5. Hi my house has a tree that suddenly started to grow mulberries at least i think they are. It used to be a tree that would bloom these beautiful white puffy flowers until my father cut it down halfway and hadn’t grown new branches for a while. Is this possible? Im wondering if it would be safe to eat since they look quite smaller than pictures ive seen, we live in metro Denver and the soil at our house might be bad where the tree is located.

    • That does sound rather unusual, and you should always err on the side of caution when experimenting with new wild edibles. Changes in weather patterns, availability of nutrients, and pruning can cause sudden changes in the ability to produce a harvest from year to year, for various types of trees.

      What do the leaves look like? What do the berries look like while they’re growing, and when they ripen? Can you send a photo? Mulberries don’t have any common poisonous lookalikes, and different types can vary a bit in appearance, but it’s always better to be safe than sorry!

      If your soil does contain contaminants like lead, these are usually confined to the roots of plants and will not travel to the leaves or fruit. Unless you’re growing root vegetables, this shouldn’t be a concern. But you should keep in mind that you do risk contamination whenever you work the soil if pollutants are present- wearing gloves and maybe even a face mask is recommended, and you should always wash your hands after gardening, and wash any produce well. Fruit harvested and foraged from roadsides may suffer in quality in urban areas as well, after repeated exposure to road exhaust.

  6. I have a weeping mulberry but I am getting more tree like branches then weeping. If I prune these branches will it encourage the weeping branches to form. The weeping branches produce fruit, the regular ones do not.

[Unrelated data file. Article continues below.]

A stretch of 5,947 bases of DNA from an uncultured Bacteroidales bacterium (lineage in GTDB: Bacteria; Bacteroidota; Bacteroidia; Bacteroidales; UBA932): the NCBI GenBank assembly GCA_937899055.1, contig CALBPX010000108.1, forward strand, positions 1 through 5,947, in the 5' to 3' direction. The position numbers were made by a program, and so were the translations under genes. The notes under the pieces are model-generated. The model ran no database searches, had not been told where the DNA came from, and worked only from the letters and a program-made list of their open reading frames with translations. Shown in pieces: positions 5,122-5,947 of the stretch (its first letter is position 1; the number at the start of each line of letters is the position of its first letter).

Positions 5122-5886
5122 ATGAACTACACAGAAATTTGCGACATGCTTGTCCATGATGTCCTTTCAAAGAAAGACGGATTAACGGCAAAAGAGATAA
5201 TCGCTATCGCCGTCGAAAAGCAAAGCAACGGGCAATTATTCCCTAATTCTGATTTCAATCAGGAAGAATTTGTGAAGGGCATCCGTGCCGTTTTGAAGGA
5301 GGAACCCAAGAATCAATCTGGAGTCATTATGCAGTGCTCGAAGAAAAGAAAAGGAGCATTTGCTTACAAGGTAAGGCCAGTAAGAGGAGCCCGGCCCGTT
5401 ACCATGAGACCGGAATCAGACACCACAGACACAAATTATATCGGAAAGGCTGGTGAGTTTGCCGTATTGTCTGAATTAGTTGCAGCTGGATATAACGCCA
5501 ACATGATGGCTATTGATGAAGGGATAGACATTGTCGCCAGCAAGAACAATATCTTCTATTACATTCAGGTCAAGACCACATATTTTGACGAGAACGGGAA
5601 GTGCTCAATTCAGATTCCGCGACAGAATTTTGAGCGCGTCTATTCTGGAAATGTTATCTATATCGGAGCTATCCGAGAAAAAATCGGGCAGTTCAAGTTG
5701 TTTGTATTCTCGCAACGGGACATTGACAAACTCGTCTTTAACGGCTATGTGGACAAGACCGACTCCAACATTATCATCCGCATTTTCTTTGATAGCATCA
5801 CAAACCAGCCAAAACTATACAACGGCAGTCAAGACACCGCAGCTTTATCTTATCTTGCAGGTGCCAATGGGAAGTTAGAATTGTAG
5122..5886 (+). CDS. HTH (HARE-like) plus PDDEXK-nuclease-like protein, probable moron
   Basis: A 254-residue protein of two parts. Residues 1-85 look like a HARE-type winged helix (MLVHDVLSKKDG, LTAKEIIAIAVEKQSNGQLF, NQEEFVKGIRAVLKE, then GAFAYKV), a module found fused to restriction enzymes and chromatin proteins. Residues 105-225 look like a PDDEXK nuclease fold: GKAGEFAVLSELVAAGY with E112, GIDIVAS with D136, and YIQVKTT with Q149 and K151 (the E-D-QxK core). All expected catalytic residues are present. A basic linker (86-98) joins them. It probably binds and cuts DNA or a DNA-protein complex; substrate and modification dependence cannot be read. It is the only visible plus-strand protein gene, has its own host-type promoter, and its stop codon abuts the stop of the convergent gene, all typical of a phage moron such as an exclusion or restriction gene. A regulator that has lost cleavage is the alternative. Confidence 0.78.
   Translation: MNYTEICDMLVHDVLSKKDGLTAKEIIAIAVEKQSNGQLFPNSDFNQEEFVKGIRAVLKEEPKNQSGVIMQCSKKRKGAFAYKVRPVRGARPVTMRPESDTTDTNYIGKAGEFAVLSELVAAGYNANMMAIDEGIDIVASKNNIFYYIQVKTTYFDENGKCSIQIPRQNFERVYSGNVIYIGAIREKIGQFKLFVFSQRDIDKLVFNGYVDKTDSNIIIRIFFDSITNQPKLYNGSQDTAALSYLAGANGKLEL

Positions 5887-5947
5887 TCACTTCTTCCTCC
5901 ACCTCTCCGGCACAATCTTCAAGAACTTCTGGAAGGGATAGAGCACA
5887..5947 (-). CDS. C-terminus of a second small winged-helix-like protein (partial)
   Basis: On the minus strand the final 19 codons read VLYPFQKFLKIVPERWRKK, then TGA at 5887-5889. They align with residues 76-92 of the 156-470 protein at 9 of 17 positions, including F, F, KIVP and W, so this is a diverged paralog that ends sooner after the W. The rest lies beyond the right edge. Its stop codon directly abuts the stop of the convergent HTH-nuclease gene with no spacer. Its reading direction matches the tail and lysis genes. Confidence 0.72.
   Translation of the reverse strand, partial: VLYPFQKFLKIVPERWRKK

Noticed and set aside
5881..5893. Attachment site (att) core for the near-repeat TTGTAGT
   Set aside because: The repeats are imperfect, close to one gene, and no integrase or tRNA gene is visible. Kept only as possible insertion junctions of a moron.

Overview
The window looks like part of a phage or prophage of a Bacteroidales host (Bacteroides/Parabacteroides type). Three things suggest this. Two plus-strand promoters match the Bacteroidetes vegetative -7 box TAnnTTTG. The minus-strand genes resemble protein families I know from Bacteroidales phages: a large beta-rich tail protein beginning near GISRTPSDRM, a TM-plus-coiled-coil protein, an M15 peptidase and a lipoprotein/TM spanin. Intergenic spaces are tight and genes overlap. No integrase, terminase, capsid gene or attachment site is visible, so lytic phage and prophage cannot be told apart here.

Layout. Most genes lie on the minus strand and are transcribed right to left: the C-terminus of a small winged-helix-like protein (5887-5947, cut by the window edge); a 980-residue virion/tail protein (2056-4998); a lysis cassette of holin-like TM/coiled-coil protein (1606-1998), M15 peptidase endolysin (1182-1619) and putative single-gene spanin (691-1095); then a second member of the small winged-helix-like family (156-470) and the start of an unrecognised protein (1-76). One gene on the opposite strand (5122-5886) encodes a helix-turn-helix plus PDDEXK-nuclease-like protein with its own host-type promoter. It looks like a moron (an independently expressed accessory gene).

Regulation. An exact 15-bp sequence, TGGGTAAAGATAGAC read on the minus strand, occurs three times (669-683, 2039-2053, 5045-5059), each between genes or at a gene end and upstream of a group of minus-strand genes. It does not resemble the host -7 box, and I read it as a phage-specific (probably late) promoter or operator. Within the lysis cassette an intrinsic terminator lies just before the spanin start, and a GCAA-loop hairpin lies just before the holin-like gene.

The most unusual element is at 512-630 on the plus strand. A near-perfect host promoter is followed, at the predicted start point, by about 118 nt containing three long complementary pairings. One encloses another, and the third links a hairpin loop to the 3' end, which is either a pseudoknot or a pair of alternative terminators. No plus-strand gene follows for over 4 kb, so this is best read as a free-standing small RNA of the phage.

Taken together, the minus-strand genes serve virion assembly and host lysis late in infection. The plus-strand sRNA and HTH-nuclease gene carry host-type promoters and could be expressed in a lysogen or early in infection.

7. I bought an Everbearing Mulberry Tree from Fast growing trees 2 years ago. It was 2 feet when I bought and planted it and now it’s 10 feet tall and 6 feet wide. Very healthy looking but it has never grown any fruit or flowers so what’s up with that? Does anyone know?

    • Where are you located, Patricia? Everbearing mulberries are typically known for being very productive, given the right growing conditions and care. They’re tolerant of cold, partial shade, salt, drought, and poor soils, and they tend to grow quickly as well, in a range of soil pH levels.

      It may simply be that your tree is still too young to produce fruit- trees grown from seed can require 10 years or more to begin producing, and the 2-foot sapling that you planted was probably on the young side. Give it another two years or so, and with any luck, you’ll begin to bring in a good harvest.

      Mulberries grow best in full sun, and they produce the highest yields when they receive plenty of rainfall, supplemented with additional irrigation as needed.

      I assume this is not the case, but it’s probably best to ask- are you fertilizing your tree? Mulberries typically don’t need any supplemental fertilizer, and providing them with too much nitrogen may result in an abundance of leafy growth with a lack of flowers and fruit as well.

    • I think that you should prune the plant and give it some food pruning the plant can help the plant focus on the flowers and fruit instead of the leaves

  8. I was given 8 mulberry saplings at the beginning of the summer. We are in the process of relocating so did not want to plant on the property we are selling so I planted them in 5 gallon pots in a high quality potting soil. The buckets have small holes in the bottom for drainage and the saplings have thrived well. We have purchased our new property and I would like to plant them now instead of trying to winter them. We are just now entering fall and have not had a freeze yet. Is it safe for me to plant now?